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Archive - 06 - 2011
June 29, 2011 (Newswise) A recent study accepted for publication in The Endocrine Societys Journal of Clinical Endocrinology & Metabolism (JCEM) found that early, prolonged treatment with the diabetes drug metformin may prevent or delay the development of polycystic ovary syndrome (PCOS) in adolescence.PCOS affects 7 to 10 percent of women of childbearing age and is the most common cause of infertility, affecting an estimated 5 to 6 million women in the United States, according to The Hormone Foundation.PCOS often presents in adolescence, with irregular menstrual cycles, acne, or too much body hair, said the studys senior author, Lourdes Ibez, MD, PhD, professor of pediatrics at the University of Barcelona in Spain and lead author of the study. But we believe the critical years for PCOS development may be during childhood and puberty when excessive amounts of fat are stored. That excessive weight gain overexposes the ovaries to insulin, causing them to stop ovulating and start releasing male hormones, resulting in PCOS.In this study of 38 girls with low birth-weight and early puberty, researchers compared the efficacy of early versus late metformin treatment to prevent adolescent PCOS. A group of 19 8-year-old girls were treated with daily doses of metformin for four years. A second group of 19 girls waited five years before they began receiving daily doses of metformin at age 13 and then continued treatment for only one year. They found that early metformin therapy prevented or delayed the development of hirsutism, androgen excess and PCOS more effectively than late metformin treatment.Metformin, when given across the potentially critical window of puberty, may have the capacity to reprogram metabolism toward less abdominal and liver fat, Ibez concluded. In the years ahead, the focus of attention should shift from late treatment of PCOS and its complications, toward the early and large-scale prevention of PCOS, with measures such as diet, exercise and metformin in young girls.Other researchers working on the study include: Abel Lopez-Bermejo of Dr. Josep Trueta Hospital and Girona Institute for Biomedical Research in Spain; Marta Diaz of the University of Barcelona in Spain; Maria Marcos of Hospital de Terrassa in Spain; and Francis de Zegher of the University of Leuven in Belgium.The article, Early Metformin Therapy (Age 8-12yr) in Girls with Precocious Pubarche to Reduce Hirsutism, Androgen Excess and Oligomenorrhea in Adolescence, appears in the August 2011 issue of JCEM.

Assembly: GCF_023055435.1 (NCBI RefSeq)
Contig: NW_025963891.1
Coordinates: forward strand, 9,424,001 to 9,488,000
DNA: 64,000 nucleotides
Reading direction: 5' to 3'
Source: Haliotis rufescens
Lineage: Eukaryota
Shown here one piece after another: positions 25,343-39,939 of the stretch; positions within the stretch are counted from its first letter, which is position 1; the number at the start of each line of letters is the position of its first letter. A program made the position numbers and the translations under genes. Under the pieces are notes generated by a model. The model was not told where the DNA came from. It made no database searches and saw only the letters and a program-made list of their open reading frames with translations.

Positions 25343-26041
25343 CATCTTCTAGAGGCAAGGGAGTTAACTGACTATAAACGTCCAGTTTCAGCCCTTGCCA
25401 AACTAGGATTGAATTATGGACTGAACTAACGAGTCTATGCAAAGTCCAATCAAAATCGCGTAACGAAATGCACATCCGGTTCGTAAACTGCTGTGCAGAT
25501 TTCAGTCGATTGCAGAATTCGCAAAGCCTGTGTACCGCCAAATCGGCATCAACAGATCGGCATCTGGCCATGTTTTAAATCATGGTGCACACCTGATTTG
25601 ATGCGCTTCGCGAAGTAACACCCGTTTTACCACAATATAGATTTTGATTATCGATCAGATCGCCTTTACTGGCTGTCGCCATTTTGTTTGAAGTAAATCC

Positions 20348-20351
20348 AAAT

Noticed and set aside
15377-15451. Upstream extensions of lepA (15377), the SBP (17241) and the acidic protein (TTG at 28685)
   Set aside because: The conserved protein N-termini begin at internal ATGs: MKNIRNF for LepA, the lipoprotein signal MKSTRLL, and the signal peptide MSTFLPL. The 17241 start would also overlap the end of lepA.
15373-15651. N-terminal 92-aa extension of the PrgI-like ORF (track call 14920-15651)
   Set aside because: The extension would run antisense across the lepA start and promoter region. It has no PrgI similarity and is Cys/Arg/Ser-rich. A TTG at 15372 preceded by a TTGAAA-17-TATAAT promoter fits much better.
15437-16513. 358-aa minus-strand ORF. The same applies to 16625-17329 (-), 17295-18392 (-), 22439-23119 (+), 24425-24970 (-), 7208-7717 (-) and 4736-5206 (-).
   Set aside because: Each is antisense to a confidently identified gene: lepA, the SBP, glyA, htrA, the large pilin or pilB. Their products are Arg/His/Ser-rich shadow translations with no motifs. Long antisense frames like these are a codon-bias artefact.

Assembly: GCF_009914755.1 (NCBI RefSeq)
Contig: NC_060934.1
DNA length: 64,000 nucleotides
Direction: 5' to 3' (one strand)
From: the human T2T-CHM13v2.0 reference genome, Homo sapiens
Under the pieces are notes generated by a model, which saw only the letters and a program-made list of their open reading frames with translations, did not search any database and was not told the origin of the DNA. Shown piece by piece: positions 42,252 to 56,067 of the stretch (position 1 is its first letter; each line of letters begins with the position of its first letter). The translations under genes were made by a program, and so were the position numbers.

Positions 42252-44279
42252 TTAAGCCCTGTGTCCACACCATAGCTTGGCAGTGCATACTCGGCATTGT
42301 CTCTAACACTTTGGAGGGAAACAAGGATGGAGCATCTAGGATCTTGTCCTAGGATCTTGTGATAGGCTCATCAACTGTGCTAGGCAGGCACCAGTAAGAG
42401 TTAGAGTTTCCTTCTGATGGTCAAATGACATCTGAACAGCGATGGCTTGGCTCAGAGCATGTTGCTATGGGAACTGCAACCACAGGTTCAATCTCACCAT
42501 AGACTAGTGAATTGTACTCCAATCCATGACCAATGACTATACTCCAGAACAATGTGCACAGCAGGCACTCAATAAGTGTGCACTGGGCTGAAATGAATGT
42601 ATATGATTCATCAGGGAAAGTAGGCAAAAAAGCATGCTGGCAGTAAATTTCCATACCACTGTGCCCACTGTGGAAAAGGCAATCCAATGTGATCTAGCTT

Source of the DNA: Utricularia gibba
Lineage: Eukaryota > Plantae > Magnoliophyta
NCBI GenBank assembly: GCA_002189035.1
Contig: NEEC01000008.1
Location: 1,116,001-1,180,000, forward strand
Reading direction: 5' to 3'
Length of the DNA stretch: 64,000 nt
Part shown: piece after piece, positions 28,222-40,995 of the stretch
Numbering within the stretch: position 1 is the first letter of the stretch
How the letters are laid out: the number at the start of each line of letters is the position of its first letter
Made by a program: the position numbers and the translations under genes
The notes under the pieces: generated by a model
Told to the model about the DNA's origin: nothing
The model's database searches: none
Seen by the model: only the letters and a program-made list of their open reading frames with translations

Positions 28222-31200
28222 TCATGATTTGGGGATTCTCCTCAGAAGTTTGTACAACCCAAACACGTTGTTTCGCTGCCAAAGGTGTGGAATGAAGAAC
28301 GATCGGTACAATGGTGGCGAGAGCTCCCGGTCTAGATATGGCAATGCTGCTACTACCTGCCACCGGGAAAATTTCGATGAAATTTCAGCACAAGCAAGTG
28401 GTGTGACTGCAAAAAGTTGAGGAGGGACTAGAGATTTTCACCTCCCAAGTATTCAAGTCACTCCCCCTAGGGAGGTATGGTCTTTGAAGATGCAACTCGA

June 29, 2011 (Newswise) A computer-based diabetes simulation tool developed by University of Virginia researchers is now commercially available, thanks to a partnership with the Charlottesville-based medical research firm The Epsilon Group. The simulator is the only protocol that has been accepted by the U.S. Food and Drug Administration as an alternative to animal testing of Type 1 diabetes control strategies.Boris P. Kovatchev and Marc D. Breton of the U.Va. Center for Diabetes Technology developed the simulator in collaboration with Claudio Cobelli and Chiara Dalla Man at the University of Padova, Italy. The U.Va. Patent Foundation granted Epsilon, a division of Medical Automation Systems Inc., an exclusive license to the technology in April."It takes a tremendous amount of time and resources to conduct animal testing for clinical trials, often only to find that a treatment doesn't work," said Miette H. Michie, interim executive director and CEO of the U.Va. Patent Foundation. "Through their innovative diabetes simulator, Drs. Kovatchev and Breton and their collaborators have provided an FDA-accepted substitute for animal trials, allowing effective treatments to reach the market and start impacting patients much sooner."The simulator uses a software algorithm to model the human metabolic system. Based on patient data from 300 children, adolescents and adults with Type 1 diabetes, the algorithm uses 26 different parameters to mimic human metabolism at the individual level, through several distinct patient profiles. Within these individual profiles, variables such as diet, exercise behavior and insulin intake can be manipulated to test the accuracy or effectiveness of a new product under varying conditions or to compare it to existing products.According to the researchers, this technology is an improvement over other simulators, which provide only average or group-level results."This simulator allows 'in silico' pre-clinical experiments to be conducted at the level of an individual, revealing inter-personal differences due to treatment," said Kovatchev, director of the diabetes technology center at U.Va. and an internationally renowned diabetes technology scientist.Kovatchev and Breton are researchers in the U.Va. School of Medicine's Department of Psychiatry and Neurobehavioral Sciences. Kovatchev holds a joint appointment in the School of Engineering and Applied Science's Department of Systems and Information Engineering and was named U.Va. Patent Foundation's 2011 Edlich-Henderson Inventor of the Year for the development of novel computational methods that have advanced the state of diabetes research.Approximately 60 academic and industrial sites are already using a test version of the simulator for research purposes.Kurt Wassenaar, Epsilon CEO, said that computational modeling can help improve and accelerate new products for diabetes care. "We are very enthusiastic about the opportunity to build and provide a robust commercial version of the model technology to the diabetes research and disease management community," he said.The simulator project has been funded by the Juvenile Diabetes Research Foundation and the National Institute of Diabetes and Digestive and Kidney Diseases. A patent on the simulator is pending.
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